Ten years ago while working in Madagascar on a project that networking and telecommunications giant Ericsson was executing in the island country, Lawrence Zikusoka met Ademola Adebolu. Adebolu, who hails from Nigeria, was working under Zikusoka, who was the project manager.
The duo had been in the IT field for a considerable amount of time and they had observed, especially having worked in the Middle East and Sub-Saharan Africa, that there was a need for a service that would help in uplifting financial inclusion.
In 2014, the first step in their journey of a thousand miles was made: Zikusoka and Adebolu started Global ICT Solutions East Africa Limited (GLICTS), with an intention of addressing technology challenges facing emerging markets that connect to people involved in tourism, migration, trade, travel, remittance corridors and those studying abroad. History repeated itself and Lawrence became the chief executive officer while Adebolu works as the chief technical officer.
GLICTS, after going through the registration process with the Uganda Registration Services Bureau and securing an IP, or Intellectual Property, rolled out its first product, International Airtime Top Up, a gateway that allows users to send airtime both locally and globally.
I recently met up with Lawrence Zikusoka who has been in the telecommunications and financial sector for almost a decade and a half over coffee at Gorilla Conservation Café, another startup founded by his wife, Dr. Gladys Kalema-Zikusoka, a Ugandan scientist majoring in veterinary medicine.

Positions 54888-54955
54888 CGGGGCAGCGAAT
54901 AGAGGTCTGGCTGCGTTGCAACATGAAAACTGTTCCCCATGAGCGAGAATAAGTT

At forty-five, Zikusoka is a ball of fire, and he greets with an ideal business handshake that is accompanied by a sharp look in the eye. When he speaking, he likes gesturing, an element that behavioral psychologists say keeps the listener attentive.
Lawrence Zikusoka studied International Relations for his bachelor’s degree at Syracuse University, New York. A few years later, he returned to the same American city to pursue a master’s degree in telecommunications at the State University of New York.
Despite what he studied and his experience in technology, he likes calling himself a social entrepreneur. Just as any other strategic business partner, Lawrence is calculative and selective with words to avoid sparking off credit wars. And this is reflected when I ask him who pitched the idea of starting International Airtime Top Up. (The company has no official abbreviation; I will use IATU to avoid repeating the full name in this story).
He doesn’t tell me who came up with the idea but he says that they had over the years in the field realized there was a need to offer inclusive ICTs and mobile financial services.
So, by rolling out IATU, he says, they were “just kind of experimenting to see what we could do together.”
“So, we built this international top-up gateway which can combine both airtime and money transfer (it’s only airtime currently) across borders and networks in real time,” he says.
The duo had been working in the Middle East and Sub-Saharan Africa and they had observed that the regions have been affected by war, resulting in constant migrations and refugees. But the movement of people doesn’t mean that they can no longer connect. Humanity is strongly connected and, without relationships, life becomes meaningless, so behavioral scientists say. With their gateway, Lawrence and Adebolu knew that, to a certain extent, they could keep people connected together.